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Singers

CONTENTS
Marian Anderson
Marian Anderson
was thrust into the national spotlight when the Daughters of the American Revolution banned her from doing a concert at Constitution Hall in Washington, D.C. She subsequently became the first African-American to sing a major role on the New York Metropolitan Opera stage, on January 7, 1955.
Woody Guthrie
Woody Guthrie
spent most of his adult life on the road writing and performing folk songs. He also wrote books, poetry, and newspaper columns, painted and drew, and even found time to serve in the Merchant Marine and the Army during World War II.
Pearl Bailey
Pearl Bailey
began singing at the age of three, but didn't embark on an entertainment career until age 15, when she won an amateur talent contest. In addition to touring and recording albums, her subsequent career included stage performances, movie and television appearances, several books, and even a stint as a United Nations ambassador.
Eva Alberta Jessye
Eva Alberta Jessye
organized the Eva Jessye Choir, which performed regularly on radio in the mid-1920's, compiled and published a collection of Negro spirituals, and served as the choral director for Porgy and Bess for thirty years.
Hank Ballard
Hank Ballard
was the lead singer of Hank Ballard and the Midnighters, which was the first group to record "The Twist," which Ballard wrote.
Janis Joplin
Janis Lyn Joplin
became interested in blues and jazz music as a teenager. Her distinctive raspy yet powerful voice earned her notice, but her career was cut very short by a drug overdose. Her only #1 hit, Me and Bobby McGee," was not released until after her death.
Kathleen Battle
Kathleen Battle
is a soprano who has performed in opera houses from San Francisco to Vienna, and a five-time Grammy winner.
John Francis McCormack
John Francis McCormack
made his operatic debut at the age of 21, and at 22 became the youngest principal tenor to sing at London's Covent Garden. He went on to become one of the most popular tenors of his day, on both opera and concert stages.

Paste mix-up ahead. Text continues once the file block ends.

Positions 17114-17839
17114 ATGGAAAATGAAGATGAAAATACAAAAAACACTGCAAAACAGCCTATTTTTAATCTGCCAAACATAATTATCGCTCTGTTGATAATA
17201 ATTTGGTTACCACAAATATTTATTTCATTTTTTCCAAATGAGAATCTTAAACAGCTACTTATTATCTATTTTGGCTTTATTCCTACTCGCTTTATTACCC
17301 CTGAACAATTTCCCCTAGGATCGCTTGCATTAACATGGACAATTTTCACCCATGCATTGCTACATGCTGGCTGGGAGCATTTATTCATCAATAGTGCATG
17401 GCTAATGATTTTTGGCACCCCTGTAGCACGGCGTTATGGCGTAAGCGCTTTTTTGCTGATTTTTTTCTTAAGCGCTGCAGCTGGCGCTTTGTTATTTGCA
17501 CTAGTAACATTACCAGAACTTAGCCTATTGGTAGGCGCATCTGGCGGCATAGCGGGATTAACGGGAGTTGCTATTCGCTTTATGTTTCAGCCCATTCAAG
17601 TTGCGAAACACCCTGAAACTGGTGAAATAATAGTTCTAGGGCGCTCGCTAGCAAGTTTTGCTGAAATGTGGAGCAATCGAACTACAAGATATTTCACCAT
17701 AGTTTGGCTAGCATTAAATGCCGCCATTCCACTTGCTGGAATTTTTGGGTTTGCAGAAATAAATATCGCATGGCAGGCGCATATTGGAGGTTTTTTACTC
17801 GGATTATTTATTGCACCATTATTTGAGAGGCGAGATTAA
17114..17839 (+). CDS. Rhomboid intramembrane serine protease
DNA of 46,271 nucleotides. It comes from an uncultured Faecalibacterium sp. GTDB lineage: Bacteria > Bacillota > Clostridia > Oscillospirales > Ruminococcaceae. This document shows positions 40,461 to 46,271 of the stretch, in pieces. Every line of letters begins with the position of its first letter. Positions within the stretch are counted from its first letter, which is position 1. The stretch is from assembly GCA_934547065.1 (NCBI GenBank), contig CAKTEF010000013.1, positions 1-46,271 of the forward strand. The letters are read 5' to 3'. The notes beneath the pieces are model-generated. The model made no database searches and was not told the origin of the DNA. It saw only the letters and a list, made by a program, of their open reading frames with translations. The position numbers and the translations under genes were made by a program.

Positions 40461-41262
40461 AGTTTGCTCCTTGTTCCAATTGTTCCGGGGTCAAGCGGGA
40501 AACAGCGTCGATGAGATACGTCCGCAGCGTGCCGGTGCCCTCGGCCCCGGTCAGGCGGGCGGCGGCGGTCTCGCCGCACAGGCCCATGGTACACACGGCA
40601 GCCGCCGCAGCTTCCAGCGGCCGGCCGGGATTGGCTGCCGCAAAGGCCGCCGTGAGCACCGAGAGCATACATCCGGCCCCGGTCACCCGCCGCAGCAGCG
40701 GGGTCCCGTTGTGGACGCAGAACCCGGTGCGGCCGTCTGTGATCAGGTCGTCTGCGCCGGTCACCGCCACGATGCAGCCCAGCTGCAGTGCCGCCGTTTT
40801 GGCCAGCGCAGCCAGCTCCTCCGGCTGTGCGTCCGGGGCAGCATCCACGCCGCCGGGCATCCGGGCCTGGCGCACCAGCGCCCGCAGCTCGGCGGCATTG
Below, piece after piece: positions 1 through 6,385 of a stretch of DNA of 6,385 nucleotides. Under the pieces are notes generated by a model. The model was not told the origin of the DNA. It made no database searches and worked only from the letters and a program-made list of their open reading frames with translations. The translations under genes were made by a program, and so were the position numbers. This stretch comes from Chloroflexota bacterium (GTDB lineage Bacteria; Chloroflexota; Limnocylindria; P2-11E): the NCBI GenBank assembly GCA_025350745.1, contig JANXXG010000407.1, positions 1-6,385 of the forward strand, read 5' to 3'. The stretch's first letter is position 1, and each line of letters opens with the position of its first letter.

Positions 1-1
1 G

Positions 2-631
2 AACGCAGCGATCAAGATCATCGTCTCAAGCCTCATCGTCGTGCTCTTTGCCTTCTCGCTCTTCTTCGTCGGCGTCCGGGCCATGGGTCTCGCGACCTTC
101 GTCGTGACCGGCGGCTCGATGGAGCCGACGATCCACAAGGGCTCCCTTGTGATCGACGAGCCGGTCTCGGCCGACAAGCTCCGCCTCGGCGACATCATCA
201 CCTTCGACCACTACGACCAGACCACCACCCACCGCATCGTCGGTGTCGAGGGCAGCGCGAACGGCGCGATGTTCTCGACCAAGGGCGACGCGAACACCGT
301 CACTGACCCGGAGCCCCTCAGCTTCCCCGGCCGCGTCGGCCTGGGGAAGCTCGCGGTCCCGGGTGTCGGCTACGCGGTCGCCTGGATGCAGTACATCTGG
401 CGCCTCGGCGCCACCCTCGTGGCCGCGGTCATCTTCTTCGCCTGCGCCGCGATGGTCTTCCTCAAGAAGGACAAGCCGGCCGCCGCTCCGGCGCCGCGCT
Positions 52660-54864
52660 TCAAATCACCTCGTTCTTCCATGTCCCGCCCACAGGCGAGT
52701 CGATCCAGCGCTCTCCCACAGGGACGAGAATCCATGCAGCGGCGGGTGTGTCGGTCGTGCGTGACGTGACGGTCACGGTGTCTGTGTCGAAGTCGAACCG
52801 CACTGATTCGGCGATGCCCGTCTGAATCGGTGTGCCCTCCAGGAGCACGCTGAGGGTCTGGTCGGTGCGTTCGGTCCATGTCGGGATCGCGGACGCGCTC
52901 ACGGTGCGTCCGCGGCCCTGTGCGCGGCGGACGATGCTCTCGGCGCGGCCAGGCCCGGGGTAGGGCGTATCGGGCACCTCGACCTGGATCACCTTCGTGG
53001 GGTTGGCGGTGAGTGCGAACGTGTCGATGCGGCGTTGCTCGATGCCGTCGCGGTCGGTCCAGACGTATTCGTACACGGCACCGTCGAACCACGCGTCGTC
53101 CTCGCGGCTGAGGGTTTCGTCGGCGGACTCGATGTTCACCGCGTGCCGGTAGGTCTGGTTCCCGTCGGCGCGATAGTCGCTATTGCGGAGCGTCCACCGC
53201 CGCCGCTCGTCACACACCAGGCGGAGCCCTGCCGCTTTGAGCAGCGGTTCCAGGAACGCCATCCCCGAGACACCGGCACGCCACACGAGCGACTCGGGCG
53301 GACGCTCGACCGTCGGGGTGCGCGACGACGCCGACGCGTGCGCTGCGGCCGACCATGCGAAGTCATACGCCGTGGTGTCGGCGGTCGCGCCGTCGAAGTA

Cab Calloway
Cab Calloway
was already a very popular singer and bandleader when he recorded "Minnie the Moocher," the first jazz record ever to sell a million copies and the song which earned him the nickname "Hi-De-Ho Man."
Laura Nyro
Laura Nyro
gained fame as a teenager in the 1960's writing songs that became big hits for other artists. She gained acceptance as a singer in her own right after the release of her album Eli and the Thirteenth Confession in 1968.
Chubby Checker
Chubby Checker
got noticed by Dick Clark because he could impersonate many of the top recording artists of his day. Clark was responsible for him recording "The Twist," the song which made him famous.
Samuel Ramey
Samuel Ramey
made his operatic debut with the New York City Opera as Zuiga in Carmen in March 11, 1973. He has subsequently performed with most of the major operas around the world and is arguably the most recorded bass in music history, with over 80 recordings to his name.
Petula Clark
Petula Clark
began her stage career at age seven, her professional singing career at ten, television career at eleven, and movie career at thirteen. She was one of Europe's most popular entertainers when, in 1965, she became the first British woman to reach Number One on the American pop charts, with "Downtown."
Johnny Rivers
Johnny Rivers
was sitting in with local bands by junior high school and had formed his own band by high school, but did not achieve national success until age 21, after taking the stage at a Hollywood nightclub as a last-minute replacement for a jazz combo. A string of hit songs followed, including "Secret Agent Man," "Poor Side of Town," and "Swayin' to the Music."
Jim Croce
Jim Croce
pent many years playing bars, clubs, and parties before releasing his first major album in 1972. His career was still on the rise when he and five others were killed in a charter plane crash in 1973.
Dusty Springfield
Dusty Springfield
was part of a UK folk music trio when she became entranced with the Motown sound and decided to pursue a solo career. One of the most popular singers of the 1960's, she put together a string of hits that included "Wishin' and Hopin'," "You Don't Have to Say You Love Me," and "Son of a Preacher Man."
Tennessee Ernie Ford
Tennessee Ernie Ford
recorded over 50 albums in his lifetime, including the first gospel album to achieve gold record status. His biggest hit ever was "Sixteen Tons" (1955), which reached #1 on both the country and pop music charts.
Marion Talley
Marion Nevada Talley
debuted at the New York Metropolitan Opera on February 17, 1926, as Gilda in Rigoletto; she was the youngest prima donna in Met history at that time (she was 19). She retired after only four seasons, but whether it was because Met did not renew her contract or because she desired retirement was never determined.
Lorenzo Dow Fuller, Jr.
Lorenzo Dow Fuller, Jr.
could both sing in several languages and play multiple instruments, skills which placed him in demand by every medium of show business. He was a long-time member of the touring cast of Porgy and Bess, had his own radio shows, and was the first black to host a national television show.
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